Again, I would like Mr Miller to cover this in detail. This additional route will undoubtedly help stabilise prices on the European market. I would like you to discuss this at the meeting today as well as the overall situation in Europe, because our main consumers are in Europe.
Let’s move on to discussing the issues under review.
Gazprom CEO Alexei Miller (http://en.kremlin.ru/catalog/persons/149/events): Mr President,
Ensuring a successful heating season in Russia is Gazprom’s main task. Prior to pumping gas from underground storage facilities, we had 72.638 billion cubic metres of reserve gas. It is possible to pump 847.9 million cubic metres daily. Reserve gas volumes and daily pumping capacities have hit an all-time high in this country.
There was a steep drop in ambient temperatures in Russia from the second week of December. On December 23, the average temperature was minus 17 degrees Celsius in all regions covered by the Unified Gas Supply System. This is 9.3 degrees lower than the average seasonal level. These days gas supplies to Russian consumers on the domestic market and the pumping of gas from the country’s underground gas reservoirs have reached an all-time high for the last 10 years since 2012.
At the same time, Gazprom has, as always, reliably supplied gas to Russian consumers and to our customers abroad, and it continues to do so. We completely fulfil our export contact obligations under long-term bilateral contracts in accordance with specific requests.
As of today, 12.36 billion cubic metres of gas, or 17 percent of all reserve gas, have been pumped from Russia’s underground storage facilities which are now filled to 83 percent of their capacity.
Mr President, as per your instruction, Gazprom pumped its own gas into Europe’s underground reservoirs throughout November and December. In late December, the volume of gas involved will total one billion cubic metres.
On December 21–25, European operators pumped record-breaking volumes of gas from underground European reservoirs, reaching the highest levels for many years. Today, Europe’s underground reservoirs have been depleted by 44 percent, and those of Germany, by 47 percent.
At the same time, it should be noted that reserve gas volumes in Europe’s underground reservoirs are 21 billion cubic metres less than for the same period in 2020. They are 28 percent or almost one-third lower. Underground reservoirs have a substantial shortage of gas, and this continues to have a serious impact on the European gas market.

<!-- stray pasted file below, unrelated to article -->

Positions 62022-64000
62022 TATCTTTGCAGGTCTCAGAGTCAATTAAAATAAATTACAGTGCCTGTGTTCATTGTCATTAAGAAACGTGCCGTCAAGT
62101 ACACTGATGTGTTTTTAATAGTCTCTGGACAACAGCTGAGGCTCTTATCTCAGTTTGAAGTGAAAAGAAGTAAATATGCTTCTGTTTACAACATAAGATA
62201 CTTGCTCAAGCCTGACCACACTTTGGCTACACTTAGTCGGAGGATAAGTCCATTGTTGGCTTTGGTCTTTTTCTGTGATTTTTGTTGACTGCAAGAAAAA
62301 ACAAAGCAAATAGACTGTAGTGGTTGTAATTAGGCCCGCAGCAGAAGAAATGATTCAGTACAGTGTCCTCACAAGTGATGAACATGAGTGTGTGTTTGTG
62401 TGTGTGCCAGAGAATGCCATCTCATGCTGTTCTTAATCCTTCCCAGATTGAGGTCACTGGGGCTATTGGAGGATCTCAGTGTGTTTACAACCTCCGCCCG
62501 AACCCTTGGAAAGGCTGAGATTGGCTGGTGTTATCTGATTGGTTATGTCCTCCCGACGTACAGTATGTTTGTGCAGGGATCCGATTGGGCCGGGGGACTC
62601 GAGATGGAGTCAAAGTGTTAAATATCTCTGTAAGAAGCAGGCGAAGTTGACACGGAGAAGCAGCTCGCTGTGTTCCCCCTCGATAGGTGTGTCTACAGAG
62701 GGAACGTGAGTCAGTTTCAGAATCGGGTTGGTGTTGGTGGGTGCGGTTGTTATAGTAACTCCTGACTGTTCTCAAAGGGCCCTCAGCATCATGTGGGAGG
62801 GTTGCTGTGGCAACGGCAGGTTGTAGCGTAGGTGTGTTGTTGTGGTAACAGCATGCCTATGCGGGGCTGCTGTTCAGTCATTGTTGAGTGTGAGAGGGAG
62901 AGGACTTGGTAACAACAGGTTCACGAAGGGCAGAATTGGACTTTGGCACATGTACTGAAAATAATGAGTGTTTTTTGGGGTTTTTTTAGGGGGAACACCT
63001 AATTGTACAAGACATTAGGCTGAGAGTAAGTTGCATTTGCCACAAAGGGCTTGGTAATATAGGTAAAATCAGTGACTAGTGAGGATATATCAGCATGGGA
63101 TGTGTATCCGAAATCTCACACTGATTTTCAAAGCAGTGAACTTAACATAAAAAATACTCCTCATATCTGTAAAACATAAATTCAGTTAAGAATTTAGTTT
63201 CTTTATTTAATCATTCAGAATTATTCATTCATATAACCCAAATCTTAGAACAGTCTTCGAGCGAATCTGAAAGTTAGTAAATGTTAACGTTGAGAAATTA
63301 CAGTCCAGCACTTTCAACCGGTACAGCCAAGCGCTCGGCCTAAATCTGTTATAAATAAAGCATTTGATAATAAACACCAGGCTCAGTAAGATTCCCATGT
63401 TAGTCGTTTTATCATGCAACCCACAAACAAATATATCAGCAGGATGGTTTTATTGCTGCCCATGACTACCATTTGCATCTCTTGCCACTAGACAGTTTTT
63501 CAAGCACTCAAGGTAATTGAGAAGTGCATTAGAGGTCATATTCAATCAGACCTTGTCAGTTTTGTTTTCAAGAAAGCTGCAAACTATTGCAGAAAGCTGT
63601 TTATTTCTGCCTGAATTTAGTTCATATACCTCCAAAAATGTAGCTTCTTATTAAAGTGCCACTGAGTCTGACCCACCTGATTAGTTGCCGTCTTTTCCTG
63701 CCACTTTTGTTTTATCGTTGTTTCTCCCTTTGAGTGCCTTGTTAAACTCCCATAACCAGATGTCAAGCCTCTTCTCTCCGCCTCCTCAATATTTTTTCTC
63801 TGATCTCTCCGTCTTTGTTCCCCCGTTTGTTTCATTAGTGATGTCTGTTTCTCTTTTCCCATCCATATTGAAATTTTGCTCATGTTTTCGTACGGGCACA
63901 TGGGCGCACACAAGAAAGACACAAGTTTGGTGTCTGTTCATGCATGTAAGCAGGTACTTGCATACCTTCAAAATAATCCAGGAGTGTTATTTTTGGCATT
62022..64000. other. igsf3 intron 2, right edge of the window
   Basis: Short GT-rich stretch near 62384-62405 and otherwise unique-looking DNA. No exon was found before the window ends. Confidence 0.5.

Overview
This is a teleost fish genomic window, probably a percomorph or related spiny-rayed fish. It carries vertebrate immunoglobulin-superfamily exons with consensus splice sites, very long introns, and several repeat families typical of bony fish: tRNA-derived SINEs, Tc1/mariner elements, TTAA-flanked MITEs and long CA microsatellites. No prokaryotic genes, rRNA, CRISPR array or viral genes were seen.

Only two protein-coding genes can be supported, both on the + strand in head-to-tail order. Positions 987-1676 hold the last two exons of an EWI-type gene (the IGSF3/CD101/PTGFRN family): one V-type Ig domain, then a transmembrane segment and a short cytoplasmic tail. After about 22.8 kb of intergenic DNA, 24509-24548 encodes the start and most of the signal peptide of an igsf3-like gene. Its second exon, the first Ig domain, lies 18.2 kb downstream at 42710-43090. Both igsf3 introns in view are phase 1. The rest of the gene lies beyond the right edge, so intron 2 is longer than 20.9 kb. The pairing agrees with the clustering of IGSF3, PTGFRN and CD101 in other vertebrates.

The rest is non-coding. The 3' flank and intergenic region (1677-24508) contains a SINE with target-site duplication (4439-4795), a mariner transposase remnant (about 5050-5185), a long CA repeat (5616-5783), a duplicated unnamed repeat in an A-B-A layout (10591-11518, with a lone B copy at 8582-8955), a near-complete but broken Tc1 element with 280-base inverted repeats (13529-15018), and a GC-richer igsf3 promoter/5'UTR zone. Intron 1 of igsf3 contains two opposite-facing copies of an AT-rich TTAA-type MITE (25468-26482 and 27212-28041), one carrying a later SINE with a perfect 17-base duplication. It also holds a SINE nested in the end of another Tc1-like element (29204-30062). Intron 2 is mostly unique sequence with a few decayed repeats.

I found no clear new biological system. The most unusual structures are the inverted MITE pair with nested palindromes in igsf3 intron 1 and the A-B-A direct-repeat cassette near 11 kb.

Gazprom has completely fulfilled its obligations under a contract to pump gas via Ukrainian territory. We were to pump 40 billion cubic metres of gas, and we have already pumped 41.5 billion cubic metres of gas via Ukraine. On December 24, Ukraine’s underground reservoirs hit an all-time low in terms of reserve gas volumes. Today, Ukraine holds less than 14 billion cubic metres of gas reserves, which is ten billion less than it had in late December 2020.
Mr President, today at 12.58 pm Moscow time Gazprom completed filling the second string of Nord Stream 2, and now both legs of the pipeline are at the operating pressure and ready to go. The Nord Stream 2 gas pipeline has a design capacity of 55 billion cubic metres per year and is the longest offshore gas pipeline in the world, at 1,234 kilometres.
Mr President, the Nord Stream 2 gas pipeline is ready for operation.
Vladimir Putin: I would like to congratulate Gazprom and your Nord Stream 2 partners on the completion of this project to build this large additional pipeline and on this pipeline being ready for operation. Now the start is up to our partners, consumers in Europe, in Germany. As soon as they make the decision on the launch of operation, a large additional amount of Russian gas will immediately begin to flow towards Europe. Let me remind you that we are talking about 55 billion cubic metres a year. By the way, this should immediately affect the price on the market, on the spot market. And all those countries and consumers of Russian gas are bound to feel it right away. This applies to businesses and households alike.
Even in Ukraine, this should shift prices downward, because they buy a significant amount of Russia-produced gas at European market prices, which are fairly high – $1,000 or more, $1,000 per 1,000 cubic metres. This will immediately influence the prices in a country like Ukraine, which, for political reasons, unfortunately, refuses to buy gas directly from Russia and has to pay such a high price because of this. But if the Nord Stream begins operation, it will also have a positive effect on prices for a country like Ukraine.
But again, now it is our European partners’ turn to act, and it is up to them. We have completed a project to develop this additional gas transportation route with our partners, by the way, European companies, with five European companies. Nord Stream 2 is ready to go.
So much for our exports. I would like to return to where we started, back to the matters that brought us together today. We need to make sure that Russia goes through the period of the lowest temperatures safely and reliably, without any failures. We know that certain disruptions are inevitable in such cold weather as we observe today. As long as the response is instantaneous, and all repairs are performed as quickly as possible and with high quality, people will not feel any disruptions in the energy system’s operation.
I would like to ask Mr Maxim Oreshkin (http://en.kremlin.ru/catalog/persons/495/biography) and his colleagues to prepare draft instructions following this meeting.
Happy New Year, everyone!
Goodbye, and all the best.